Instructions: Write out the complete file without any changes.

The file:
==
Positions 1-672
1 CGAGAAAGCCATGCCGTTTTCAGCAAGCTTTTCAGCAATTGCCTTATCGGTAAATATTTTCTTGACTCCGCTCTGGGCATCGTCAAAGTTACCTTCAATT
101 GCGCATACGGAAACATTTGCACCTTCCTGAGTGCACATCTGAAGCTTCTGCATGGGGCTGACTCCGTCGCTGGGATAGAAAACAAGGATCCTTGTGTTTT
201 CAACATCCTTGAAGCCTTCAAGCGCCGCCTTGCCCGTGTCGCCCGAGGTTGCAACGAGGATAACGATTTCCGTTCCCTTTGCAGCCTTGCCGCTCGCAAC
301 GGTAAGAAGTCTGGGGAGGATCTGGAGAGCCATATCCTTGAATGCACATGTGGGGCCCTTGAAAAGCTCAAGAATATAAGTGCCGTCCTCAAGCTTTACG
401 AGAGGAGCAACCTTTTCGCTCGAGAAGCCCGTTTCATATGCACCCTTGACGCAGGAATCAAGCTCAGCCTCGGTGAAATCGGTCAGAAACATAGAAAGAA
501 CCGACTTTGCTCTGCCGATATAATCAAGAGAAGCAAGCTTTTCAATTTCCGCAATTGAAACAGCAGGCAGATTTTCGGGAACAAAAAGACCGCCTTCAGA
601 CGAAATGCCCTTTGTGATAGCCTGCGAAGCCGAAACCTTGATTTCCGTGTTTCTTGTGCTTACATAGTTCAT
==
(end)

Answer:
Positions 1-672
1 CGAGAAAGCCATGCCGTTTTCAGCAAGCTTTTCAGCAATTGCCTTATCGGTAAATATTTTCTTGACTCCGCTCTGGGCATCGTCAAAGTTACCTTCAATT
101 GCGCATACGGAAACATTTGCACCTTCCTGAGTGCACATCTGAAGCTTCTGCATGGGGCTGACTCCGTCGCTGGGATAGAAAACAAGGATCCTTGTGTTTT
201 CAACATCCTTGAAGCCTTCAAGCGCCGCCTTGCCCGTGTCGCCCGAGGTTGCAACGAGGATAACGATTTCCGTTCCCTTTGCAGCCTTGCCGCTCGCAAC
301 GGTAAGAAGTCTGGGGAGGATCTGGAGAGCCATATCCTTGAATGCACATGTGGGGCCCTTGAAAAGCTCAAGAATATAAGTGCCGTCCTCAAGCTTTACG
401 AGAGGAGCAACCTTTTCGCTCGAGAAGCCCGTTTCATATGCACCCTTGACGCAGGAATCAAGCTCAGCCTCGGTGAAATCGGTCAGAAACATAGAAAGAA
501 CCGACTTTGCTCTGCCGATATAATCAAGAGAAGCAAGCTTTTCAATTTCCGCAATTGAAACAGCAGGCAGATTTTCGGGAACAAAAAGACCGCCTTCAGA
601 CGAAATGCCCTTTGTGATAGCCTGCGAAGCCGAAACCTTGATTTCCGTGTTTCTTGTGCTTACATAGTTCAT